# Nernst Equation

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− | '''Nernst Equation''' is an equation used to calculate the electrical potential of a chemical reaction. In its equilibrium state, the Nernst equation should be zero. It also shows the direct relation between energy or potential of a cell and its participating ions. The equation is proposed by a German chemist, Walther H. Nernst (1864-1941).<br> | + | '''Nernst Equation''' is an equation used to calculate the electrical potential of a chemical reaction. In its equilibrium state, the Nernst equation should be zero. It also shows the direct relation between energy or potential of a cell and its participating [[Ion|ions]]. The equation is proposed by a German chemist, Walther H. Nernst (1864-1941).<br> |

== Equation == | == Equation == | ||

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E<sup>θ<sub></sub></sup><sub>cell </sub>is the standard half-cell potential | E<sup>θ<sub></sub></sup><sub>cell </sub>is the standard half-cell potential | ||

− | R is the universal gas constant; R = 8.314471 J K<sup>-1</sup> mol<sup>-1</sup> | + | R is the [[Universal gas constant|universal gas constant]]; R = 8.314471 J K<sup>-1</sup> mol<sup>-1</sup> |

− | T is the thermodynamics temperature, in ''Kelvin''; 0 K = -273.15<sup>o</sup>C<br> | + | T is the thermodynamics temperature, in ''[[Kelvin|Kelvin]]''; 0 K = -273.15<sup>o</sup>C<br> |

− | z is the number of moles of electrons transferred between cells (defined by the valency of ions)<br> | + | z is the number of [[Moles|moles]] of [[Electrons|electrons]] transferred between cells (defined by the valency of [[Ion|ions]])<br> |

− | F is the Faraday's constant; F = 96,485.3415 C mol<sup>-1</sup><br> | + | F is the [[Faraday's constant|Faraday's constant]]; F = 96,485.3415 C mol<sup>-1</sup><br> |

− | [red] is the concentration of ion that gained electrons (reduction)<br> | + | [red] is the concentration of [[Ion|ion]] that gained [[Electrons|electrons]] ([[Reduction|reduction]])<br> |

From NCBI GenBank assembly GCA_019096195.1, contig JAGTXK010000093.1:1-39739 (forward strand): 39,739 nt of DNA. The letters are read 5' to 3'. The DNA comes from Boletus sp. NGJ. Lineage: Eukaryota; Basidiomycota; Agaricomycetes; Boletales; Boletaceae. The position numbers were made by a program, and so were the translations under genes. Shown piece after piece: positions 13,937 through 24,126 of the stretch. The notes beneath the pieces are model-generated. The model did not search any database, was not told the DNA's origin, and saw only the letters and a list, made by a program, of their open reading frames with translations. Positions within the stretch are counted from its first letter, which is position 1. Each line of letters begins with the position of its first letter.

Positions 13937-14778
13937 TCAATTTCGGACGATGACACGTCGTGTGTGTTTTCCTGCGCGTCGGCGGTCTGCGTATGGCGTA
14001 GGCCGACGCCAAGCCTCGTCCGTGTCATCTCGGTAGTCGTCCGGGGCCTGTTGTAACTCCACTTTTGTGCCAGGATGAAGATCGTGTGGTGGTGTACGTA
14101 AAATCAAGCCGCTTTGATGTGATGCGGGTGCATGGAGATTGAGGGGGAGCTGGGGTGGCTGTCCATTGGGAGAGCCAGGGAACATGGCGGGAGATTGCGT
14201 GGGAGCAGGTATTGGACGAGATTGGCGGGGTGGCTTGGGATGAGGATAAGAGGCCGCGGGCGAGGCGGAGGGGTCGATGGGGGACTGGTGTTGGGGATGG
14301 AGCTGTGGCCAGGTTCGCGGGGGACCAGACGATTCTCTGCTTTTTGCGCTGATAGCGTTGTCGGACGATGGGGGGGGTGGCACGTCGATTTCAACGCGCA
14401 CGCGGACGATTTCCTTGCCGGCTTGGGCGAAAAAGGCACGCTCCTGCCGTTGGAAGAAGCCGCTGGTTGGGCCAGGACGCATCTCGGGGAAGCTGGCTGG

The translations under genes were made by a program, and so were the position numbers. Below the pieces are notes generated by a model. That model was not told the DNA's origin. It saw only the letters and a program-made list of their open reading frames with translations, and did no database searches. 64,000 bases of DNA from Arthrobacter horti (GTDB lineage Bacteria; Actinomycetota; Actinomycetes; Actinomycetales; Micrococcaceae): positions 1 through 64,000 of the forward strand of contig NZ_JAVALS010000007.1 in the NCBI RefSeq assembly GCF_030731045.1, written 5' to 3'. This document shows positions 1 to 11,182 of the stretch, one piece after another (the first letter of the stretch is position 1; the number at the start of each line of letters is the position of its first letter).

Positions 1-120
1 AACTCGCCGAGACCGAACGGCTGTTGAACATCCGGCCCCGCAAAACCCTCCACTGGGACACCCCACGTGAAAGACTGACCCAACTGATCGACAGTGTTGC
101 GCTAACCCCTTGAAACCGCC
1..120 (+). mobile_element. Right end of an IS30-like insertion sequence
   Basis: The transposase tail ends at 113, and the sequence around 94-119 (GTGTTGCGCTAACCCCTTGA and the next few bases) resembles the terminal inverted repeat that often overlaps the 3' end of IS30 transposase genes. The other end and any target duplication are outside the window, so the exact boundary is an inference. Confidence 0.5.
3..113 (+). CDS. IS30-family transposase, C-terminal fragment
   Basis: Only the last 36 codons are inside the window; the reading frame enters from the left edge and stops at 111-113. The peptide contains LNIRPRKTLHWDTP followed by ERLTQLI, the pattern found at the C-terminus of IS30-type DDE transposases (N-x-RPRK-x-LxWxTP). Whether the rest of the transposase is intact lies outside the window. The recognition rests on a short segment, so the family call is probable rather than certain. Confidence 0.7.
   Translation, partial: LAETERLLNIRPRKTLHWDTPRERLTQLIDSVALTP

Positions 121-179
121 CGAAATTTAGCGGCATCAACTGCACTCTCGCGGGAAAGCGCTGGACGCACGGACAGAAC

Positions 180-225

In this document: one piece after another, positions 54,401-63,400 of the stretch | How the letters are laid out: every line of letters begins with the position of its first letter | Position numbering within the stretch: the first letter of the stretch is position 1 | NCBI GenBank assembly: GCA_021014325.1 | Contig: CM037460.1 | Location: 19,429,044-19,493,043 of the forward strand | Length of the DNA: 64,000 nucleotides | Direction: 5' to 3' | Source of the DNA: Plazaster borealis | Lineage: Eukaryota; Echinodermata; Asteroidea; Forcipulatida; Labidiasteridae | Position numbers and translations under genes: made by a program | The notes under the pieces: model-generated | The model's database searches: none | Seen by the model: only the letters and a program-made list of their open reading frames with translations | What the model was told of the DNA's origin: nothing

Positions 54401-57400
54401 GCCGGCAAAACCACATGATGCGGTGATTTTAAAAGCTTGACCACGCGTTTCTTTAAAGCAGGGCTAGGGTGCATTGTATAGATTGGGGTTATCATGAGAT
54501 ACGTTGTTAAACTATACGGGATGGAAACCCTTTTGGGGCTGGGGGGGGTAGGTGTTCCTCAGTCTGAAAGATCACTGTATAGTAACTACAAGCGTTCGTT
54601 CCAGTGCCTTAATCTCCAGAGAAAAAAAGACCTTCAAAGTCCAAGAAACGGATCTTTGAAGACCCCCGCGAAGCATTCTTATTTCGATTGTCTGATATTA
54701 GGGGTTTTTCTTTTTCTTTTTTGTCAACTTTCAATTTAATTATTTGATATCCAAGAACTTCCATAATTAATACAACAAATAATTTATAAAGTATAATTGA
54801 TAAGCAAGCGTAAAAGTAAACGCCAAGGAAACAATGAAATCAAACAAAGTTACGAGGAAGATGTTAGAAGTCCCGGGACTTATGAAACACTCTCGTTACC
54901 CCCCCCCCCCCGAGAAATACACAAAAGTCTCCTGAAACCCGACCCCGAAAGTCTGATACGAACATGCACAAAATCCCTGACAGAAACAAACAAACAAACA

− | [oxi] is the concentration of ion that lost electrons (oxidation)<br> | + | [oxi] is the concentration of [[Ion|ion]] that lost [[Electrons|electrons]] ([[Oxidation|oxidation]])<br> |

== Membrane Potential<br> == | == Membrane Potential<br> == | ||

− | Nernst equation is also can be used to calculate the potential of an ion across the membrane. For potential difference of a membrane, we can manipulate the Nernst Equation as follows:<br> | + | Nernst equation is also can be used to calculate the potential of an [[Ion|ion]] across the membrane. For potential difference of a membrane, we can manipulate the Nernst Equation as follows:<br> |

[[Image:Nernst equation2.png|278x98px]]<br> | [[Image:Nernst equation2.png|278x98px]]<br> |

## Revision as of 22:02, 14 November 2010

**Nernst Equation** is an equation used to calculate the electrical potential of a chemical reaction. In its equilibrium state, the Nernst equation should be zero. It also shows the direct relation between energy or potential of a cell and its participating ions. The equation is proposed by a German chemist, Walther H. Nernst (1864-1941).

## Contents |

## Equation

Nernst equation can be expressed as follows:

where

E_{cell }is the half-cell potential difference

E^{θ}_{cell }is the standard half-cell potential

R is the universal gas constant; R = 8.314471 J K^{-1} mol^{-1}

T is the thermodynamics temperature, in *Kelvin*; 0 K = -273.15^{o}C

z is the number of moles of electrons transferred between cells (defined by the valency of ions)

F is the Faraday's constant; F = 96,485.3415 C mol^{-1}

[red] is the concentration of ion that gained electrons (reduction)

[oxi] is the concentration of ion that lost electrons (oxidation)

## Membrane Potential

Nernst equation is also can be used to calculate the potential of an ion across the membrane. For potential difference of a membrane, we can manipulate the Nernst Equation as follows:

or

where

E_{m} is the potential difference of an ion between membranes_{}

R is the universal gas constant; R = 8.314471 J mol^{-1}

T is the thermodynamics temperature, in *Kelvin*; 0 K = -273.15^{o}C

z is the number of moles of electrons transferred between membranes (defined by the valency of ion)

F is the Faraday's constant; F = 96,485.3415 C mol^{-1}

[A^{-1}] is the concentration of ion outside the membrane

[A^{-1}] is the concentration of ion inside the membrane

## Application

### Using Study of Frog Skin

In biochemistry, Nernst equation can be used to calculate the potential difference of ion between membranes. Hans H. Ussing, a Danish scientist, used a frog skin to measure the potential difference of sodium and potassium ions across the membranes with his famous invention, the Ussing chamber.